Fishing Destinations Fighting Having Sturgeon Put on Endangered Species List | Sports Destination Management

Fishing Destinations Fighting Having Sturgeon Put on Endangered Species List

Apr 11, 2024 | By: Mary Helen Sprecher

When the word gets out that a popular gamefish might be put on the endangered species list, you can expect strong reactions from both anglers and conservationists – as well as from the sports destinations that benefit from its presence.

The U.S. Fish and Wildlife Service has until June 30 to decide if lake sturgeon should be listed under the Endangered Species Act.

As might be expected, both anglers and fishing destinations are against the measure. Anglers don’t want to lose their ability to fight one of the largest and strongest fish that swims in fresh water. But conservationists say that is the least of their concerns. Among those who want sturgeon put on the endangered list are Fishable Indiana Streams for the Hoosiers, Hoosier Environmental Council and Prairie Rivers Network.

The Grand Forks Herald notes, “The upcoming deadline results from a 2018 petition filed by the Center for Biological Diversity requesting that the Fish and Wildlife Service either list lake sturgeon for federal protection throughout its range or as several “Distinct Population Segments” under the Endangered Species Act. According to the Center, lake sturgeon populations in the Great Lakes and Mississippi River drainage have “declined by roughly 99% over the past century or so.”

In some places, like Minnesota, efforts to restore lake sturgeon populations have been successful; for example, there is currently a statewide catch-and-release sturgeon season and a limited harvest season on Lake of the Woods and Rainy River. But in other parts of the U.S. (25 species of the whisker-snouted fish are found across more than 20 states), populations are not nearly as robust.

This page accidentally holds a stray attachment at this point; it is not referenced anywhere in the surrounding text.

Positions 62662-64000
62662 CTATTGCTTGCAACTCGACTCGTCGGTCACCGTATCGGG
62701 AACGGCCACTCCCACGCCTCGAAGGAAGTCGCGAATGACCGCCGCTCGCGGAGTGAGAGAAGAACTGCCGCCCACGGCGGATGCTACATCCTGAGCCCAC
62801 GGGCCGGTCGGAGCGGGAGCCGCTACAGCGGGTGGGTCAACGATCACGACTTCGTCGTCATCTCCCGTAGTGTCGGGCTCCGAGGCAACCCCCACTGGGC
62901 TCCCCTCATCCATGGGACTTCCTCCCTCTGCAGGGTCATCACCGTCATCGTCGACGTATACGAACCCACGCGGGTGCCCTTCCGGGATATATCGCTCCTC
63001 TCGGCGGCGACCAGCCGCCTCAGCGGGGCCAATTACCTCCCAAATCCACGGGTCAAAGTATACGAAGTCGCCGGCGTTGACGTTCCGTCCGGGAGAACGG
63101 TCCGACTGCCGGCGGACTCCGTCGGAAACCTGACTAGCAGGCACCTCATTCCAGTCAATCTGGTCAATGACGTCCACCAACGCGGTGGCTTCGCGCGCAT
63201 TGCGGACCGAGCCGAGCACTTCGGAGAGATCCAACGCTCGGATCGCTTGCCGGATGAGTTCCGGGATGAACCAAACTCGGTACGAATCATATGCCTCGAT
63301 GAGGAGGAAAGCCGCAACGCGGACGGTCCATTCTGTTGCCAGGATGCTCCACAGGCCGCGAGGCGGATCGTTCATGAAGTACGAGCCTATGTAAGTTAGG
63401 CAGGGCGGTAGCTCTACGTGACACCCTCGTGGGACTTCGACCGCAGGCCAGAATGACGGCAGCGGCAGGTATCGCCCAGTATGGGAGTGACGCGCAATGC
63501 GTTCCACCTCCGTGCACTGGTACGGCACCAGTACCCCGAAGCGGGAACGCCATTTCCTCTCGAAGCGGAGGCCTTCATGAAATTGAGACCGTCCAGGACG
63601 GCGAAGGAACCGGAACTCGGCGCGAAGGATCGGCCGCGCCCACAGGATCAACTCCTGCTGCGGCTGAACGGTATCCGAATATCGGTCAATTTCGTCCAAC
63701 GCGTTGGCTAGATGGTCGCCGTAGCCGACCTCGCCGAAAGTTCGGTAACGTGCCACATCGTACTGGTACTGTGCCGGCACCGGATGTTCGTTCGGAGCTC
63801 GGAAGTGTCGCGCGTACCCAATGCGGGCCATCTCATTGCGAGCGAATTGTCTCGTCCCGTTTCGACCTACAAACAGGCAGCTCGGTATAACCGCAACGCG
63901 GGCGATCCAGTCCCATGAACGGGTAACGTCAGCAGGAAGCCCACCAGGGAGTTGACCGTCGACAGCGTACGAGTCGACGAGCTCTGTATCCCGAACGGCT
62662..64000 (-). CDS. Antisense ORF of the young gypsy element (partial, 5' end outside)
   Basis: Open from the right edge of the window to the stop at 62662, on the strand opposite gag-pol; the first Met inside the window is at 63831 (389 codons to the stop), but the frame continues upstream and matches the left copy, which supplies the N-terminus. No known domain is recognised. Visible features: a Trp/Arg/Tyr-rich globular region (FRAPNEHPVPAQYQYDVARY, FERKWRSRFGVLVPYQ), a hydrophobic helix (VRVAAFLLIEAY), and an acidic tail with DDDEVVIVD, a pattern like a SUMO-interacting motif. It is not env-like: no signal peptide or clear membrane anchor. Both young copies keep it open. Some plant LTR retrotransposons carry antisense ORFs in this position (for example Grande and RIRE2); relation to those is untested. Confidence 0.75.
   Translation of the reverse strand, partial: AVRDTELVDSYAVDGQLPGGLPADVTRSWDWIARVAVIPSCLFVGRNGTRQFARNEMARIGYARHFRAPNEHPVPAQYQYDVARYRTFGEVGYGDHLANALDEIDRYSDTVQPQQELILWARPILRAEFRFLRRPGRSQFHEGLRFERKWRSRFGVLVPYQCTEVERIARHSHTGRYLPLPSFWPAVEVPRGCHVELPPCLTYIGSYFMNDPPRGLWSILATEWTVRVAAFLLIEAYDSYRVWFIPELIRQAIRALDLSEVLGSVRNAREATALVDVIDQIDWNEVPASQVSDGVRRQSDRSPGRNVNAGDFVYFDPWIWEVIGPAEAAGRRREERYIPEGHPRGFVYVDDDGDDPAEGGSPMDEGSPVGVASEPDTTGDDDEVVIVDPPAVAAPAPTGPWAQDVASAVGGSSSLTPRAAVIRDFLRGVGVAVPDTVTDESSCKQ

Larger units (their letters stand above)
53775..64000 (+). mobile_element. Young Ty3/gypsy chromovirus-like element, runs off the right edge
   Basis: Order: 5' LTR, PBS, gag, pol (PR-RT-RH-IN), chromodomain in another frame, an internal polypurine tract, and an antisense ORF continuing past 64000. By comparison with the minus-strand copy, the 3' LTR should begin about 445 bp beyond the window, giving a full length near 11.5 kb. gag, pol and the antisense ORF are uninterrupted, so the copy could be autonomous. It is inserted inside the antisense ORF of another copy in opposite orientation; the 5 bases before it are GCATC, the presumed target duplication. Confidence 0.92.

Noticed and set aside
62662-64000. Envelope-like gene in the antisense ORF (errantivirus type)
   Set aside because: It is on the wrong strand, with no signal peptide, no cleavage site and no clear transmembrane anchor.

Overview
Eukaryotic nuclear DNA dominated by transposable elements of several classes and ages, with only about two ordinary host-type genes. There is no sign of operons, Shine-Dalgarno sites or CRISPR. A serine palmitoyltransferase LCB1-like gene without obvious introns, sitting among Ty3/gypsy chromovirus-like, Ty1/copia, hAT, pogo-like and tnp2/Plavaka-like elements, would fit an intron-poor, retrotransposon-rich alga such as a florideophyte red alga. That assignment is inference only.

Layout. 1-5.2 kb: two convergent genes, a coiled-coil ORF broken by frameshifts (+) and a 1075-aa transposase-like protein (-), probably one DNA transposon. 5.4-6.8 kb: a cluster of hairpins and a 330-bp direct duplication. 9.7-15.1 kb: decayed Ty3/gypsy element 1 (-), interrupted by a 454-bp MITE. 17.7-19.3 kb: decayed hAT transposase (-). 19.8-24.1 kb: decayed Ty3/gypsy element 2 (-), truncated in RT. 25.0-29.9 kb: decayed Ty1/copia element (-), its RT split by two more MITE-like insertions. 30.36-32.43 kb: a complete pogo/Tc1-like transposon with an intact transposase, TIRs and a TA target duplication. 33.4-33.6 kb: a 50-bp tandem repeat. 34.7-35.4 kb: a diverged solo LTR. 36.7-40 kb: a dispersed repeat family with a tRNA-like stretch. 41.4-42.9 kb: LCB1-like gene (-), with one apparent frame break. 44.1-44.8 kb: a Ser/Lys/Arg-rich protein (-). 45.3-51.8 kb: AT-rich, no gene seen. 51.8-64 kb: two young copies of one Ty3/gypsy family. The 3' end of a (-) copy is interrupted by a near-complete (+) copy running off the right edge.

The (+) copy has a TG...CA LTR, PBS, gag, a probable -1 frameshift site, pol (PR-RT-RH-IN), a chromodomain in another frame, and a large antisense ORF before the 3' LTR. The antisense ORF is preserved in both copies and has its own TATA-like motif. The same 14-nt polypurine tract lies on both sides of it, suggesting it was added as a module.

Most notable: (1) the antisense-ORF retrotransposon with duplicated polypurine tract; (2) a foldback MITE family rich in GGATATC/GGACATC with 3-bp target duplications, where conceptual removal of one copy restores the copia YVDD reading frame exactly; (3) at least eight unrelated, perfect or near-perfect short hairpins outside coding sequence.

The push and pull is being felt at the sports tourism level, the Herald notes, “and is especially concerning in the border country, where a healthy sturgeon population on Lake of the Woods and Rainy River is a major tourism draw, especially during the spring “shoulder season” between the end of ice fishing and the mid-May walleye opener.”

Sturgeon could become a protected speciesThe economy of various areas of Minnesota where sturgeon thrive, particularly the watersheds mentioned, as well as the St. Croix River and other sturgeon fisheries across the state, would suffer.

Spectrum News 1 states that the two-week season on the Lake Winnebago system, which opened on February 10, has a roughly $4 million dollar impact in areas around the lakes.

“Sturgeon fishing brings in welcomed capital to resorts, fishing guides, bait stores, gas stations, grocery stores, bars, restaurants, hardware stores and the list goes on,” notes the website for Lake of the Woods. “When someone travels to fish for sturgeon and stays overnight in Minnesota, for every dollar spent on lodging, there is typically a 5-7 time multiplier as far as the overall impact to the economy.  This would be lost.”

The website also expresses strong sentiments against federal management of the sturgeon, noting that all fisheries, including those in Minnesota, would be lumped into the same category and “If this would happen, the many very sharp fisheries managers and biologists within the Minnesota Department of Natural Resources who have worked tirelessly for years bringing back the lake sturgeon population would lose all control as far as managing the sturgeon in Minnesota. Other states would lose control managing sturgeon in their state as well.”